An Exploratory Study on the Influencers of the Perceived Relevance of CIO's Activities

An Exploratory Study on the Influencers of the Perceived Relevance of CIO's Activities

João Varajão (Department of Information Systems, Centro ALGORITMI, University of Minho, Guimarães, Portugal), António Trigo (ISCAC, Polytechnic Institute of Coimbra, Coimbra, Portugal & Centro ALGORITMI, University of Minho, Guimarães, Portugal) and Pedro Soto-Acosta (Department of Management and Finance, University of Murcia, Murcia, Spain)
Copyright: © 2016 |Pages: 15
DOI: 10.4018/IJEIS.2016100101
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Over the past decades several studies aimed to rank the importance of CIO's activities. One aspect that stands out in these studies is the difficulty in finding two studies that agree on the relative importance of CIO's activities. On the one hand, this can be explained by the CIO role evolution. On the other hand, there may be certain variables that influence the perception of the importance of CIO's activities. This paper presents the results of an exploratory study developed to identify the current CIO's main activities and to verify whether CIO's demographics and CIO's business context influence the perception of the importance of those activities. The results show that managing projects, interacting with top management teams, optimizing business processes and making strategic decisions are main CIO's activities; and the importance recognized to these activities is influenced by characteristics such as the CIO's age or the hierarchical structure of the organization.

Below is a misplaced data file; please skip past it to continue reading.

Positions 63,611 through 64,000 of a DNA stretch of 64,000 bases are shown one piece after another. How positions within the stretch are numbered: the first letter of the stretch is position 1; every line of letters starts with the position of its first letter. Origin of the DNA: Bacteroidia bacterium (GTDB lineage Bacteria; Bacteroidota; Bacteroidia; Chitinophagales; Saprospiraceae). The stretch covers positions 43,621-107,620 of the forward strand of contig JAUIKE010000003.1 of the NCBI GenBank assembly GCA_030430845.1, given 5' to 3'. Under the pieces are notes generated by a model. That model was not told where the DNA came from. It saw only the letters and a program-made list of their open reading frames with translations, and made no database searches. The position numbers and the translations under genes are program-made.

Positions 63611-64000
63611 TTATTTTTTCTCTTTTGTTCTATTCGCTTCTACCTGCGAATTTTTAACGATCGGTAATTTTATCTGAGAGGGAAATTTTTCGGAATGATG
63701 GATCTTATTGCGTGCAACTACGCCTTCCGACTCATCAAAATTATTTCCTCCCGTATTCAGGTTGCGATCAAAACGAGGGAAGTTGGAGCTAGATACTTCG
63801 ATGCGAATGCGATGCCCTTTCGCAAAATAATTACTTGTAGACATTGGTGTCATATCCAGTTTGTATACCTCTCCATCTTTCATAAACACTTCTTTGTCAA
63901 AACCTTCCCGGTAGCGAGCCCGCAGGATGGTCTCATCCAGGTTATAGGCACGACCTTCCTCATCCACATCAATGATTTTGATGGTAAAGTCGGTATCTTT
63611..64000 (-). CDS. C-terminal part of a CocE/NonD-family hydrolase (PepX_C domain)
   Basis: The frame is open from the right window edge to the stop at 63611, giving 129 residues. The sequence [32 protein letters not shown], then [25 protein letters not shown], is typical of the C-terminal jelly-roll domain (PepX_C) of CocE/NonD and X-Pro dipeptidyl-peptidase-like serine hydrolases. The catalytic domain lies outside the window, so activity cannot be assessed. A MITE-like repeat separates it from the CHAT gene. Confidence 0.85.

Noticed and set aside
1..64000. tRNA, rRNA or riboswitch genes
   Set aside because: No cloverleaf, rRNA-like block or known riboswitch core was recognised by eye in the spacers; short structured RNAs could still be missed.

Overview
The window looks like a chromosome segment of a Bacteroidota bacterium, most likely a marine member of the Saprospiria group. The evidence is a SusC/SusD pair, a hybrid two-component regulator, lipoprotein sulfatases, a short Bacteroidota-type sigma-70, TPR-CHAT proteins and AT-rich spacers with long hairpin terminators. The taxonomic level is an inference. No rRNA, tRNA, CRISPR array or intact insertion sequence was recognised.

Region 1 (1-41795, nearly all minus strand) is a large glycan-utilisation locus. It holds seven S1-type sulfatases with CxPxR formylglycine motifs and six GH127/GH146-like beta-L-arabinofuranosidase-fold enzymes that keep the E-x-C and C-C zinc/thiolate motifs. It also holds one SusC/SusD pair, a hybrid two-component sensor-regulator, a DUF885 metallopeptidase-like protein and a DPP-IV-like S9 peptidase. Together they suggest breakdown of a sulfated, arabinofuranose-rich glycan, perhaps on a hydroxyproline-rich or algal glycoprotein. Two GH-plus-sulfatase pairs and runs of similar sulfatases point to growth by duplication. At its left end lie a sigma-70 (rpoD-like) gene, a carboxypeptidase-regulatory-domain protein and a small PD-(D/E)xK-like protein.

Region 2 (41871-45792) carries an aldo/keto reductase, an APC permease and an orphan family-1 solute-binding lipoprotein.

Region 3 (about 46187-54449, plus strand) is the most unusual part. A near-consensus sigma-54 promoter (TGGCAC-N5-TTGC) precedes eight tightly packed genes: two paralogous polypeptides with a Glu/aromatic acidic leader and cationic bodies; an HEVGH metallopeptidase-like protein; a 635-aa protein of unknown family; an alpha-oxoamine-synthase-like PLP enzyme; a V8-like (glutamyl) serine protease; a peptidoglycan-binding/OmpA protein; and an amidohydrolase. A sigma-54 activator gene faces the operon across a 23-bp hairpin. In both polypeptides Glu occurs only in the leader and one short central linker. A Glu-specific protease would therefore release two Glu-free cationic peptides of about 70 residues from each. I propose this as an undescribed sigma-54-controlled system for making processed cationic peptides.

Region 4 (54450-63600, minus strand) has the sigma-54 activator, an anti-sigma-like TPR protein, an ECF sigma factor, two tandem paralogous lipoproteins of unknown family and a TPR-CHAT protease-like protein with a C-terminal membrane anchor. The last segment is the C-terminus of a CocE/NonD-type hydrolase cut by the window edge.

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2. Literature Review

The literature review was conducted from two major sources of information: the community of practitioners, including the CIO Magazine in its yearly study “The state of the CIO” and Gartner in its yearly study “The CIO Agenda Report”; and the academic community, including Web of Science, Scopus and ScienceDirect. The main search expressions used were “CIO activities,” “IS managers activities,” “CIO roles,” “IS managers roles,” “CIO characteristics,” “IS manager characteristics,” “CIO profile” and “IS manager profile”.

CIOs play different roles and functions in organizations (Gottschalk, 2002; Wu et al., 2004): Leader (e.g.: hiring, developing and managing the IT staff); Connection (e.g.: making a bridge between top management and IT professionals, as well as maintaining a network of contacts with clients and suppliers); Monitor (e.g.: managing projects and application development); Spokesperson (e.g.: representing the company in social events); Entrepreneur (e.g.: seeking and evaluating IT/IS opportunities); Resource Allocator (e.g.: budgeting and optimizing business processes); Architect of Change (e.g.: making strategic decisions); and Technological Strategist (where one of the main activities is to interact with the top management team in order to give them technological innovations’ scenarios and explaining how the innovations can improve the achievement of organizational goals).

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